Cripps Pink apples, US Apple says, were developed in Western Australia and are a cross between a Golden Delicious and a Lady Williams apple. It's not ready to harvest until November, but US Apple says that's fine, because "Brisk, autumn nights help bring out its bright, namesake coloring." Seetin says the "long season" makes Pink Lady apples "a little trickier to grow," which could account for its relatively limited availability.

The Washington Apple Commission calls Pink Ladies "zippy," calling it a "sweet-tart of an apple" and suggesting that the fruit tastes as "bubbly as you'd expect" given it's rosy hue.

Empire Apples

Another very old apple variety, Empire apples originally hail from — surprise, surprise — New York. The New York Apple Association explains the variety was developed at Cornell University in the 1940s, with the apple's creators grafting together Red Delicious and McIntosh tree branches to create this brightly colored variety. That must have seemed like a very smart move at the time, given those two varieties' popularity, but may speak to why it's not the most popular apple today.

Empires are sweet, tart, and juicy, but they also tend to be on the smaller side. That's great for parents who might want to send an apple in their kids' lunch, but that's not necessarily a booming market. Seetin says Empires have "reached their peak and are going down," continuing, "It was really a great apple in its time, but the apple breeders have improved upon it."

Golden Delicious Apples

The lone yellow apple on this list, Golden Delicious apples are smooth, sweet, and often used to make cider and applesauce. The Washington Apple Commission says Golden Delicious apples have an almost "mellow gingerbread spice" flavor to them, which is probably why they pair so well with flavors like cinnamon and nutmeg.

Despite their delicious smoothness, Golden Delicious apples are declining in popularity — at least in terms of how many are being grown in the U.S. today. Seetin says that's actually pretty sad, noting that "My wife and I participated in a food tasting exercise at the elementary school where she taught, and I got a box of delicious apples from a particular [Northeast] nursery. They beat out Honeycrisp in that taste test, because of the way they had been grown and the way they had been stored. They had a superior taste." Basically, if you're at a farmers market in the Northeast in the fall and you see fresh Golden Delicious apples, pick one up because you could be surprised by how delicious they are.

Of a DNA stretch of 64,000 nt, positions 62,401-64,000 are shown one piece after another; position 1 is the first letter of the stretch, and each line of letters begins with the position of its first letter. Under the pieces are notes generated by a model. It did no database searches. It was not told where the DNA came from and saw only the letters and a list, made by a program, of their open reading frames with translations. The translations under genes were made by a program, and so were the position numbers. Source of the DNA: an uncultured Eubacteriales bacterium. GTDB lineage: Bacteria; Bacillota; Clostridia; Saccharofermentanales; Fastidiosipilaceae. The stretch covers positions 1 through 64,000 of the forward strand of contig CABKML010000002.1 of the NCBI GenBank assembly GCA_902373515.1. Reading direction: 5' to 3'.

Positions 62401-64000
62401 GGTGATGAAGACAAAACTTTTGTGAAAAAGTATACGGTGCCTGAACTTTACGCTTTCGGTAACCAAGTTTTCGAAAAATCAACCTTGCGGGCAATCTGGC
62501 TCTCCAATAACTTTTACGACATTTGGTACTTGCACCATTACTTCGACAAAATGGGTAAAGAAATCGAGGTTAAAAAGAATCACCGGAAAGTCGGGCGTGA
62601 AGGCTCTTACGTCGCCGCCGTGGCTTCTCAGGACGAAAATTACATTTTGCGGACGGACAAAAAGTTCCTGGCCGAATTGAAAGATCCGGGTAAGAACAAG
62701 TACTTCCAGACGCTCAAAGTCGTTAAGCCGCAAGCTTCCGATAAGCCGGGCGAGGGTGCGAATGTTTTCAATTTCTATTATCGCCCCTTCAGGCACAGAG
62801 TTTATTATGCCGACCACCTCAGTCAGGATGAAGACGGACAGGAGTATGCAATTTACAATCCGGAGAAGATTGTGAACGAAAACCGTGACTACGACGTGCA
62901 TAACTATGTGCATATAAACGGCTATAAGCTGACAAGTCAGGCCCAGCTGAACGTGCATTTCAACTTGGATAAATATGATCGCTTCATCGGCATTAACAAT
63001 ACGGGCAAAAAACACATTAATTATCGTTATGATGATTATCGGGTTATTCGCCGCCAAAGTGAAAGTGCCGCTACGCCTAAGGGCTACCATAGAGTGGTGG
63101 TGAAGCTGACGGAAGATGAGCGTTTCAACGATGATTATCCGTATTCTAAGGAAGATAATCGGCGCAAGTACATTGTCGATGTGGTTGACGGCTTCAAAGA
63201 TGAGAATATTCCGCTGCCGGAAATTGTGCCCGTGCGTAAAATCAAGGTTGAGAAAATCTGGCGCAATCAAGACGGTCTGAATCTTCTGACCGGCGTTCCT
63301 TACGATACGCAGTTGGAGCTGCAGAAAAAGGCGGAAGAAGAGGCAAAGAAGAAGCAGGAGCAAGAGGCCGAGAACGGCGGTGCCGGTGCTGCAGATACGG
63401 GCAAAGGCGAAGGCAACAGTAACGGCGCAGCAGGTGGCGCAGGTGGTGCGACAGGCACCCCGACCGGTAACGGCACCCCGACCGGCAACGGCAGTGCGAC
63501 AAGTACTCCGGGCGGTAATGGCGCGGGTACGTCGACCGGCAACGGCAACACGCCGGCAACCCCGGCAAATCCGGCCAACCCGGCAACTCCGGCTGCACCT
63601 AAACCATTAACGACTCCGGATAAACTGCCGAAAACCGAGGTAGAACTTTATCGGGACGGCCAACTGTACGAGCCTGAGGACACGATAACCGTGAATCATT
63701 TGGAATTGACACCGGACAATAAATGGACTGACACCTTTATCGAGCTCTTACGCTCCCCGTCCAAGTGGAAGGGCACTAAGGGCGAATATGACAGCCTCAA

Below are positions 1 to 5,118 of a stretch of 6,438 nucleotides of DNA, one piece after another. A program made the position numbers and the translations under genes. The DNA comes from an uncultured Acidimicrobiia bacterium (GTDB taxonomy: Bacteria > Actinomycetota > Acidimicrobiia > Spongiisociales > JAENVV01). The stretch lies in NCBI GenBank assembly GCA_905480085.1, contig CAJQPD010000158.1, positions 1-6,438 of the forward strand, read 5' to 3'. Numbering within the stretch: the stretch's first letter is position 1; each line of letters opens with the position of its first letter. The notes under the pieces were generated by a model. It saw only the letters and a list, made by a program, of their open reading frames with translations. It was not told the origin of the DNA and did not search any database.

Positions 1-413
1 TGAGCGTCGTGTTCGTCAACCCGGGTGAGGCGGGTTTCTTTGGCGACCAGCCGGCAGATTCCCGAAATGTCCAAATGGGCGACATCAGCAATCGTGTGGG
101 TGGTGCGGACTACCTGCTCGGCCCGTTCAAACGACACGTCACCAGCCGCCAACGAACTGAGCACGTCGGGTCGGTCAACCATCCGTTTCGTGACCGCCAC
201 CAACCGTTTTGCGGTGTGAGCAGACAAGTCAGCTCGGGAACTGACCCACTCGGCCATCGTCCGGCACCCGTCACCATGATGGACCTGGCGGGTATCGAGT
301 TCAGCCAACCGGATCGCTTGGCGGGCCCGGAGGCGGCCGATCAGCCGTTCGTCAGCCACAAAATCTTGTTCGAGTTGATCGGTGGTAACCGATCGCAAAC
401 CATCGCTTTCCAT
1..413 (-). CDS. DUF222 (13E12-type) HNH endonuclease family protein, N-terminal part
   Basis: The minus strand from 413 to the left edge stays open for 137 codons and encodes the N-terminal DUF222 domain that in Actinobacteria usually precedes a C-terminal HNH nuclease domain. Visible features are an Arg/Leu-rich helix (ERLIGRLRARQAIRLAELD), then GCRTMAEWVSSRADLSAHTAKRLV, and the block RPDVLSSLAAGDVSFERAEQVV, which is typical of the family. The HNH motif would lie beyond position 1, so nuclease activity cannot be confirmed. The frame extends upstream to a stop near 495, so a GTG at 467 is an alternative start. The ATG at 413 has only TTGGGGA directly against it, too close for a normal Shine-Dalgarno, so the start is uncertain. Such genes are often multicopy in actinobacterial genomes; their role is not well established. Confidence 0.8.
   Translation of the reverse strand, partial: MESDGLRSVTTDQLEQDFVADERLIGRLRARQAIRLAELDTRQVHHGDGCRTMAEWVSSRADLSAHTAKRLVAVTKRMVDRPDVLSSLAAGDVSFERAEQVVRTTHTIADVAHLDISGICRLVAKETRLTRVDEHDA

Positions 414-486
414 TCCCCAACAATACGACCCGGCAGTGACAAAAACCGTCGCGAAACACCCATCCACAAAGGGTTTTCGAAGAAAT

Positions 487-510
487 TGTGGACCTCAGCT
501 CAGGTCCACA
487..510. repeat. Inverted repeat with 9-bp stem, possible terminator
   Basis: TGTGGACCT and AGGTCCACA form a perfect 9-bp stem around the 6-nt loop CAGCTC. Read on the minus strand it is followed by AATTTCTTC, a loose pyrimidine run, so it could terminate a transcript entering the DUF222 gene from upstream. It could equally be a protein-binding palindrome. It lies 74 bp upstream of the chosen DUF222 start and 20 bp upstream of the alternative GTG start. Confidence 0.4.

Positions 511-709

Cosmic Crisp Apples

By far the newest apple variety to make our list, Cosmic Crisp apples have really burst onto the grocery store scene with a ferocity in the past couple of years. Invented and grown mostly by Washington farmers, the Cosmic Crisp apple certainly receives a rave review from the Pacific Northwest state's Apple Commission. "Imagine a large, juicy red apple that's explosively crunchy and bursting with plenty of sweetness," the site says. "Add a bit of tang. Now imagine it's real. A dream apple so good it's out of this world."

Though that praise is certainly a tad effusive, Seetin agrees that the Cosmic Crisp is a particularly good variety, calling it "aptly named" and "a really excellent apple." He says the variety's popularity is due in part to Washington farmers coming together to commit to growing the apples. "The Washington State apple growers basically said, 'Wow, this is a terrific Apple. We think it's got traits that are superior to other competing apples — among them Honeycrisp — and it stores better and isn't as sensitive," Seetin says, explaining that Honeycrisp apples are "very sensitive to the slightest bit of damage."

Seetin further explains that the best way to get a new apple variety to market is for growers to "collectively produce and promote it," something that Washington growers are definitely doing. Cosmic Crisp is actually the variety's trademarked name (there's even an official website). Seetin says Cosmic Crisp is what's known as a "managed variety," explaining "an owners group bought the rights to the particular variety of apple, and to grow it you have to pay a royalty." Seetin shared, "the reason they want that is to maintain uniform quality of that fruit."